await page.click('#default > div > div > div > div > section > div:nth-child(2) > ol > li:nth-child(1) > article > div.imagecontainer > a > img');

Our window will now click on the first product image and navigate to that product page!

On the new page, we’re interested in both the product title and product price — outlined below in red

In order to retrieve these values, we’ll use the page.evaluate() method. This method allows us to use built in DOM selectors like querySelector().

First thing we’ll do is create our page.evaluate() function and save the returned value to a variable named result:

const result = await page.evaluate(() => {
// return something
});

Within our function we can select the elements we desire. We’ll use the Google Developer Tools to figure this out again. Right click on title and select inspect:

As you’ll see in the elements panel, the title is simply an h1 element. We can now select this element with the following code:

let title = document.querySelector('h1');

Since we want the text contained within this element, we need to add in .innerText — Here’s what the final code looks like:

let title = document.querySelector('h1').innerText;

Similarly, we can select the price by right clicking and inspecting the element:

As you can see, our price has a class of pricecolor. We can use this class to select the element and its inner text. Here’s the code:

let price = document.querySelector('.pricecolor').innerText;

Now that we have the text that we need, we can return it in an object:

return {
title,
price
}

Awesome! We’re now selecting the title and price, saving them to an object, and returning the value of that object to the result variable. Here’s what it looks like when it’s all put together:

const result = await page.evaluate(() => {
let title = document.querySelector('h1').innerText;
let price = document.querySelector('.price
color').innerText;
return {
title,
price
}
});

The only thing left to do is return our result so it can be logged to the console:

return result;

Here’s what your final code should look like:

You can now run your Node file by typing the following into the console:

node scrape.js
// { title: 'A Light in the Attic', price: '£51.77' }

You should see the title and price of the selected book returned to the screen! You’ve just scraped the web!

Now you may be asking yourself, why did we click on the book when both the title and price were displayed on the homepage? Why not scrape them from there? And while we’re at it, why not scrape all the books titles and prices?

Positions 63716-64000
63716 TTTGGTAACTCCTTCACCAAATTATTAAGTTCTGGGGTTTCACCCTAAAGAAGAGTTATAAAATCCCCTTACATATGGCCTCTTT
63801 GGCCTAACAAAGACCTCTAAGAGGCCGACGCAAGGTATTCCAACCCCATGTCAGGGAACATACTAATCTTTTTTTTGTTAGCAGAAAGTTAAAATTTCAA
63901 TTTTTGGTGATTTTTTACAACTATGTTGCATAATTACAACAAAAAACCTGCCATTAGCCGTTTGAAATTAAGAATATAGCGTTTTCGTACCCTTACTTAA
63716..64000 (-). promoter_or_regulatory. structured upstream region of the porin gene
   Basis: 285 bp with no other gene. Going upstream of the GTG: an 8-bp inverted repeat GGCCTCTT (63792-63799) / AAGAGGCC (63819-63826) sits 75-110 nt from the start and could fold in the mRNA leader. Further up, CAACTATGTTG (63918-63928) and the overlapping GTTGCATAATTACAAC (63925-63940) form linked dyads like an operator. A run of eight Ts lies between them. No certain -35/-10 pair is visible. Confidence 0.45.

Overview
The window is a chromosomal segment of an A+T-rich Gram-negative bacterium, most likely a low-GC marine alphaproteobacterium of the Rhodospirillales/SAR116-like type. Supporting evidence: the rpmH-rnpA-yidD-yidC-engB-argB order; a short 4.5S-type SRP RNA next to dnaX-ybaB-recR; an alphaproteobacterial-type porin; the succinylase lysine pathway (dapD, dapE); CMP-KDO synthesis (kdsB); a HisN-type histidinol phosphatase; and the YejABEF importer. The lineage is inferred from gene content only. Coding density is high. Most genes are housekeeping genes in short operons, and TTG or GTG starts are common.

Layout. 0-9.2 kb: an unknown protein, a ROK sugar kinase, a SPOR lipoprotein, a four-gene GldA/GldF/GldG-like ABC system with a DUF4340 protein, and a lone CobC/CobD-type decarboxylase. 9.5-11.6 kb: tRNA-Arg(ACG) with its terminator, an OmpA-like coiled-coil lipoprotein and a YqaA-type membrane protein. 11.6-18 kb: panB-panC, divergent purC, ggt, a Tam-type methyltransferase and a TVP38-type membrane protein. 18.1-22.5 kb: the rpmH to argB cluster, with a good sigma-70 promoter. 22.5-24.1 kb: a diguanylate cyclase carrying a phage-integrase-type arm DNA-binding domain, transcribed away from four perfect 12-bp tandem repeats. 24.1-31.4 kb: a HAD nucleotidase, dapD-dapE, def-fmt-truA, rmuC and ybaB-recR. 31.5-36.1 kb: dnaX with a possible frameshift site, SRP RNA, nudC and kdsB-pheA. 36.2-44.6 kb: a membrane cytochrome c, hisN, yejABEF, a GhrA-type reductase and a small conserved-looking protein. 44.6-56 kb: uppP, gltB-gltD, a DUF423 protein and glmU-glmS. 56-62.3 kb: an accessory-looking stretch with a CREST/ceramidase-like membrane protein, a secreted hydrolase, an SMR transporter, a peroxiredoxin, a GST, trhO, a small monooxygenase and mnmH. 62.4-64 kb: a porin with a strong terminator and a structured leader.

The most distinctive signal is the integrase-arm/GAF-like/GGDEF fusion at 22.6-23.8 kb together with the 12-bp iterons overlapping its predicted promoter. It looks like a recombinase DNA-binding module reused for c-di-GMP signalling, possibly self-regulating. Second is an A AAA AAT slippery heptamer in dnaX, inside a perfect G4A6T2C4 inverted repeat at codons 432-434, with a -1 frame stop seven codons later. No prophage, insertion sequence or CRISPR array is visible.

Because there are many ways to scrape a website! (Plus, if we stayed on the homepage, our titles would have been truncated). However, this provides the perfect opportunity for you to practice your new scraping skills!

Challenge

The Goal — to scrape all of the book titles and prices from the homepage, and return them in an array. Here’s what my final output looks like:

GO! See if you can accomplish this on your own. It’s very similar to the above program we just created. Scroll down if you get stuck…

Hint:

The main difference between this challenge and the previous example is the need to loop through a bunch of results. Here’s how you might set up your code to do this:

const result = await page.evaluate(() => {
let data = []; // Create an empty array
let elements = document.querySelectorAll('xxx'); // Select all
  // Loop through each proudct
// Select the title
// Select the price
data.push({title, price}); // Push the data to our array
  return data; // Return our data array
});

If you couldn’t figure it out, that’s OK! This was a tricky one… Here’s one possible solution. In a future article, I’ll dive more into this code and how it works. We’ll also look at more advanced scraping techniques. Be sure to enter your email here if you’d like to be notified.

Solution:

Thanks for reading! If you’re ready to really learn NodeJS, check out: Learn Node JS — The 3 Best Online Node JS Courses